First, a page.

fingerprint

The Columbia Encyclopedia, 6th ed.
Save to active project

fingerprint

fingerprint, an impression of the underside of the end of a finger or thumb, used for identification because the arrangement of ridges in any fingerprint is thought to be unique and permanent with each person (no two persons having the same prints have ever been found). Palm prints and footprints are also used, especially for identification of infants. Traditionally, impressions have been taken from a person using ink and paper, but in live-scan fingerprinting electronic images produced by a video scanner are converted by computer into binary codes, which can be more readily compared.

As an identification device, fingerprinting dates from antiquity, but modern systems began essentially with the work of Henry Faulds, William James Herschel, and Sir Francis Galton in the late 19th cent. Fingerprints gained acceptance as a more objective form of identification than visual recognition. The Galton method, elaborated by E. R. Henry, is still used in Great Britain and the United States. Juan Vucetich in Argentina, also using Galton as a guide, developed (1904) an alternate system that gained wide acceptance in Spanish-speaking countries.

Fingerprinting for identification of criminals was first used in connection with the Bertillon system. Most countries now require that all criminals be fingerprinted. Methods have also been devised for developing fingerprint impressions left by criminals at the scene of a crime. The most common uses a brush and powder to mark the fingerprint, which is then photographed and lifted from the surface using tape. The reliability of fingerprints for criminal identification is complicated by the need to use crime scene prints that may be partial or distorted and by the technical competency of the person identifying the print (computer identification is often used as an aid).

In 2002 a federal judge ruled that, because of inconsistencies in laboratory identification of fingerprints, fingerprint identification as practiced was not accurate enough to be used without qualification, and that an expert cannot testify that a person's fingerprints absolutely match those found at a crime, though an expert may point out similarity between two sets of prints and may state that no two people have identical prints. The judge reversed himself two months later, deciding that although the FBI's fingerprint identification procedures were not proven scientifically according to a strict standard they were nonetheless sufficiently reliable.

In the United States, prints also are taken of civilian government employees and members of the armed forces and by some banks and other agencies. Some states now require a thumbprint when applying for a driver's license, and banks and check-cashing institutions are increasingly requiring a thumbprint before cashing checks, particularly in states that use license thumbprints. Some stores also require thumbprints when paying by check or even by credit card. A national fingerprint file and database is maintained by the Federal Bureau of Investigation.

See C. Beavan, Fingerprints (2001), and S. A. Cole, Suspect Identities (2001). Technical works on the subject include H. C. Lee and R. E. Gaensslen, ed., Advances in Fingerprint Technology (2d ed., 2001), D. R. Ashbaugh, Quantitative-Qualitative Friction Ridge Analysis (1999), and D. L. Faigman et al., Modern Scientific Evidence (2d ed., 2002).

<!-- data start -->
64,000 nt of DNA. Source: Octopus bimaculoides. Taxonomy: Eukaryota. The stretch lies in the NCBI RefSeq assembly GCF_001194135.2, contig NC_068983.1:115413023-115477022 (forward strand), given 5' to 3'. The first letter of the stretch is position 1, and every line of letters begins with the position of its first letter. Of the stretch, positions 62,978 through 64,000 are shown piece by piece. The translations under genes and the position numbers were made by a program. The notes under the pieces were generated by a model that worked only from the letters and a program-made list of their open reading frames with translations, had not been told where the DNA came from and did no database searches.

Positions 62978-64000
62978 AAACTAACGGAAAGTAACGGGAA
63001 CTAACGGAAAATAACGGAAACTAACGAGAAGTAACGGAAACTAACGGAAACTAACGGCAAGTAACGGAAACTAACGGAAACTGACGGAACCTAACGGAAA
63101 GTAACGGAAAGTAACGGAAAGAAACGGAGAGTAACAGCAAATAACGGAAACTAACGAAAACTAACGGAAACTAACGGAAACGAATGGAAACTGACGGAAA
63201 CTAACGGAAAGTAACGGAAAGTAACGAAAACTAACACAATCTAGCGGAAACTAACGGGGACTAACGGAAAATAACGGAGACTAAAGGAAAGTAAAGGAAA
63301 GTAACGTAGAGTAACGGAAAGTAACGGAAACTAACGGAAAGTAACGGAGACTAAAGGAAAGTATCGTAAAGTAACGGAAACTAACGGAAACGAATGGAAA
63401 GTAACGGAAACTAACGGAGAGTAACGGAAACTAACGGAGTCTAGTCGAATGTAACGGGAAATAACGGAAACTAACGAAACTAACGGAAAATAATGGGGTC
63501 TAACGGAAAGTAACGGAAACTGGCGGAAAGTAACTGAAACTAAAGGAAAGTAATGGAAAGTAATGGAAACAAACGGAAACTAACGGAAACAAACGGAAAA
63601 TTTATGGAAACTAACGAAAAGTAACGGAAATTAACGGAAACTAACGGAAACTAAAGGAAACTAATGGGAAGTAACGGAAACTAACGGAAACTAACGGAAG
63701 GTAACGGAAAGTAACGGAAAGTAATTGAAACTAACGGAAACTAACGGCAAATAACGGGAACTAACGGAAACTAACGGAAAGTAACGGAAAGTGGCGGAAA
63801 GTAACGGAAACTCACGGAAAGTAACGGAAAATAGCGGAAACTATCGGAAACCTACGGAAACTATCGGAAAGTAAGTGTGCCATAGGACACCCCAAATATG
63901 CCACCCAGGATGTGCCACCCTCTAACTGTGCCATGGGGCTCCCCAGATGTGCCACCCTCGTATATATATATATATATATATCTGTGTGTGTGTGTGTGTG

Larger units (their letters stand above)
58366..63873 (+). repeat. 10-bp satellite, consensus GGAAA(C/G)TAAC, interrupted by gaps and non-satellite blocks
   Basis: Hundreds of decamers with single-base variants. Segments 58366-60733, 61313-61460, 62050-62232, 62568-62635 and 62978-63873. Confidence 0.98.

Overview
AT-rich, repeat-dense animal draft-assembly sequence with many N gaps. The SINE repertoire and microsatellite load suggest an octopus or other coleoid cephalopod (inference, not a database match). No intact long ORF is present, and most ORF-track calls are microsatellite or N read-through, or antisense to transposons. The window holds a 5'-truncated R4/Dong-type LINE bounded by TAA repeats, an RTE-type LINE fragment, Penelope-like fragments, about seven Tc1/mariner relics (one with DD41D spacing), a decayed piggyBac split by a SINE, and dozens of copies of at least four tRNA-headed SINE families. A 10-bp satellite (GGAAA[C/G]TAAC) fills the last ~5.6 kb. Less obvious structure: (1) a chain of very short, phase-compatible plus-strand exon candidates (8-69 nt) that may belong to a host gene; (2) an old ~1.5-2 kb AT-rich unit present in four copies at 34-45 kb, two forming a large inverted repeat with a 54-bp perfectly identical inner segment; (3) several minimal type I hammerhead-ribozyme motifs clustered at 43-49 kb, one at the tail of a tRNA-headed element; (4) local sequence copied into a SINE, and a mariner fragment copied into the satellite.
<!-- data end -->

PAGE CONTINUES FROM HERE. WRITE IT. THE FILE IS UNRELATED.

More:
Notes for this article

Add a new note
If you are trying to select text to create highlights or citations, remember that you must now click or tap on the first word, and then click or tap on the last word.
Loading One moment ...
Project items
Notes
Cite this article

Cited article

Style
Citations are available only to our active members.
Sign up now to cite pages or passages in MLA, APA and Chicago citation styles.

Cited article

fingerprint
Settings

Settings

Typeface
Text size Smaller Larger
Search within

Search within this article

Look up

Look up a word

  • Dictionary
  • Thesaurus
Please submit a word or phrase above.
Print this page

Print this page

Why can't I print more than one page at a time?

While we understand printed pages are helpful to our users, this limitation is necessary to help protect our publishers' copyrighted material and prevent its unlawful distribution. We are sorry for any inconvenience.
Full screen

matching results for page

Cited passage

Style
Citations are available only to our active members.
Sign up now to cite pages or passages in MLA, APA and Chicago citation styles.

Cited passage

Welcome to the new Questia Reader

The Questia Reader has been updated to provide you with an even better online reading experience.  It is now 100% Responsive, which means you can read our books and articles on any sized device you wish.  All of your favorite tools like notes, highlights, and citations are still here, but the way you select text has been updated to be easier to use, especially on touchscreen devices.  Here's how:

1. Click or tap the first word you want to select.
2. Click or tap the last word you want to select.

OK, got it!

Thanks for trying Questia!

Please continue trying out our research tools, but please note, full functionality is available only to our active members.

Your work will be lost once you leave this Web page.

For full access in an ad-free environment, sign up now for a FREE, 1-day trial.

Already a member? Log in now.

Are you sure you want to delete this highlight?